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AI based image analysis techniques have come a long way in recent years. While image classification models can be trained from scratch it is often more practical to retrain an already trained model. This is called transfer learning. Read more about it in the link below. In this post, we will be looking at using a retrained TensorFlow model to optimize data processing throughput using Go.

TensorFlow allows exporting a trained model to be integrated in a variety of programming languages via it’s C API. The workflow discussed here is as follows:

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Let’s walk through a quick setup to define a workflow for serving a keras model packaged in a Go binary with TensorFlow backend engine. Keras is a high level Python API that makes it very easy to construct a deep learning model. It can seamlessly operate with TensorFlow as one of the supported ML engines. Typically, all such high level work is done in Python, however, it is quite useful to be able to serve a ML model in the form of a compiled binary without requiring the end user to install any dependencies on their system. …

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TensorFlow is a very powerful computing platform, particularly for working with matrices, linear algebra and machine learning. Such computation can be very verbose and difficult to express in low level languages such as C and Go and we need an ability to design the computation in high level languages. TensorFlow, with its Python interface, allows us to express complex computations and at the same time provides the path for seamless integration with low level languages for production use cases.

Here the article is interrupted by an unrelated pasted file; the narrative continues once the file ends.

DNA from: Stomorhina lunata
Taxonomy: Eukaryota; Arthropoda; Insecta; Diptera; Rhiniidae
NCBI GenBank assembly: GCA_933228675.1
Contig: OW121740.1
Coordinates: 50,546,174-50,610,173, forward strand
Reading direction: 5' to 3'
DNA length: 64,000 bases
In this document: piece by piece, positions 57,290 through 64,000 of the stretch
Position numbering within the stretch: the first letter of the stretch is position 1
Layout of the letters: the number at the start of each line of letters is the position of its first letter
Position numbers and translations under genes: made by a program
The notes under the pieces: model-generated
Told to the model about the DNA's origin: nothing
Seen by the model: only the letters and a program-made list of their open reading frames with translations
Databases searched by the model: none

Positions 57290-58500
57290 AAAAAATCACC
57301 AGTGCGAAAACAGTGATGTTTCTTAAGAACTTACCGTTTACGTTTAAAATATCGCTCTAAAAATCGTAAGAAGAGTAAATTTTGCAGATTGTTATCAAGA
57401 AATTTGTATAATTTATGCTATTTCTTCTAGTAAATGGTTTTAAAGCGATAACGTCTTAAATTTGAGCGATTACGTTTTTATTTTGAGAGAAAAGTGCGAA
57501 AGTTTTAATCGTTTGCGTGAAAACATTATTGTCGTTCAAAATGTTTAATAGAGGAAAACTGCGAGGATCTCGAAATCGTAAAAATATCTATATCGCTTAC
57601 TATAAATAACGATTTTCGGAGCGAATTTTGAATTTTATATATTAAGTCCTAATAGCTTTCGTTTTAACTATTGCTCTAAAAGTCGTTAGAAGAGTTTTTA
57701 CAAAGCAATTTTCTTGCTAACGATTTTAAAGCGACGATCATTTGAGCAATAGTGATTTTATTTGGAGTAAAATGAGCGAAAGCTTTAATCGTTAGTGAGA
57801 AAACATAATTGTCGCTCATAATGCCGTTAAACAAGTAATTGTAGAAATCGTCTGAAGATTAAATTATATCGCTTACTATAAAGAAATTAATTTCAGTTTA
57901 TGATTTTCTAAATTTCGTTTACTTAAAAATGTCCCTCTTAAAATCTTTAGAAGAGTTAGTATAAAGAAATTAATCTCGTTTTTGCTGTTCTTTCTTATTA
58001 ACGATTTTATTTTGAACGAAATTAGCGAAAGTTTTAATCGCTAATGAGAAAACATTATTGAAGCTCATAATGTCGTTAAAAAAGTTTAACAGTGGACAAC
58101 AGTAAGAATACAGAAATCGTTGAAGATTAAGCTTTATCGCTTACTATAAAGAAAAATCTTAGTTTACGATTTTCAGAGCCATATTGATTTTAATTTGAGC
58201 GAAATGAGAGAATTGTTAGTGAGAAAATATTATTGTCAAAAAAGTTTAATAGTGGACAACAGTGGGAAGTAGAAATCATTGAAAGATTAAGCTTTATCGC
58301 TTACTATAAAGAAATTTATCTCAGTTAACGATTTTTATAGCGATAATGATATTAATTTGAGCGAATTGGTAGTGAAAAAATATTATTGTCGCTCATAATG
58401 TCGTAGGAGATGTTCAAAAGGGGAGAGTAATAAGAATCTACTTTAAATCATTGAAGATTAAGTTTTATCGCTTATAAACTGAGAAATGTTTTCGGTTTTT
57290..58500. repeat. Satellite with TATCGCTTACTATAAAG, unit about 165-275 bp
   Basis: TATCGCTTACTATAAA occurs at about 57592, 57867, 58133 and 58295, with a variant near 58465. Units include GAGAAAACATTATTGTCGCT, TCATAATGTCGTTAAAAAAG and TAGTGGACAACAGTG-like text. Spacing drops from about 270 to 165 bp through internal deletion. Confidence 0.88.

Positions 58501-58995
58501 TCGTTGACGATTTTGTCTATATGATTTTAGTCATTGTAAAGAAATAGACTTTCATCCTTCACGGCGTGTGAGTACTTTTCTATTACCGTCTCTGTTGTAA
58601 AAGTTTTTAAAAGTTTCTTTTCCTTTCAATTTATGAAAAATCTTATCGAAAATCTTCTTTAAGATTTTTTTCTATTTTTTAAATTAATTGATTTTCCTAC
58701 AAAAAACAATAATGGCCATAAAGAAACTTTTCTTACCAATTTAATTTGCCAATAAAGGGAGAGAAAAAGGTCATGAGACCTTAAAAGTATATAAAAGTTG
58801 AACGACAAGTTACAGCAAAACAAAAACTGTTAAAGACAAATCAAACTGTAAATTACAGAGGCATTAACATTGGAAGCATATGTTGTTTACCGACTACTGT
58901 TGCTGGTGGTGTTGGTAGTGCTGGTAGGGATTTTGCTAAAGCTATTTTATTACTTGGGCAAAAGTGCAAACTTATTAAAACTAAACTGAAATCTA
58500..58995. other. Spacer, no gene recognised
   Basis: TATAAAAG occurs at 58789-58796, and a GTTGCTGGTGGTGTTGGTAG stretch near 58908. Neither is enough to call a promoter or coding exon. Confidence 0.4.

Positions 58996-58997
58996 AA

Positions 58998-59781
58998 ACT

The real beauty of TensorFlow is the ability to export a computation graph that is language agnostic. This makes it possible…

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Edge computing covers a wide spectrum of configurations from a multi-node Kubernetes cluster running as an edge unit to a single node Raspberry Pi Zero or perhaps a micro-controller sending data over MQTT channel. Each of these configurations requires a different way of thinking for workload management. For instance, if the edge device is a Kubernetes cluster, we could leverage Git-Ops for deploying applications on it. However, if the edge device is a Raspberry Pi Zero with a single core processor, limited memory and ARM v6 architecture, there are only a few options to run applications on such devices.


Recently I purchased a GPS sensor to integrate with Raspberry Pi. It’s been fun and a good learning experience to collect GPS data from it using Go code. The sensor I have is a PA1010D connected to a Raspberry Pi Zero W over I²C bus. With a battery-pack powering the Raspberry Pi, the whole setup turned out to be highly portable.

Below is the final output from the setup showing overlay of GPS data on Google maps. This overlay was produced using Google drive’s map feature that allows importing GPX formatting GPS coordinates. …

RPi Zero with battery pack (left), BME280 sensor (right)

BME280 sensor is a pressure, humidity and temperature sensor from Bosche and wonderfully packaged with I²C interface by Adafruit Industries, which makes it very easy to use with devices such as Raspberry Pi.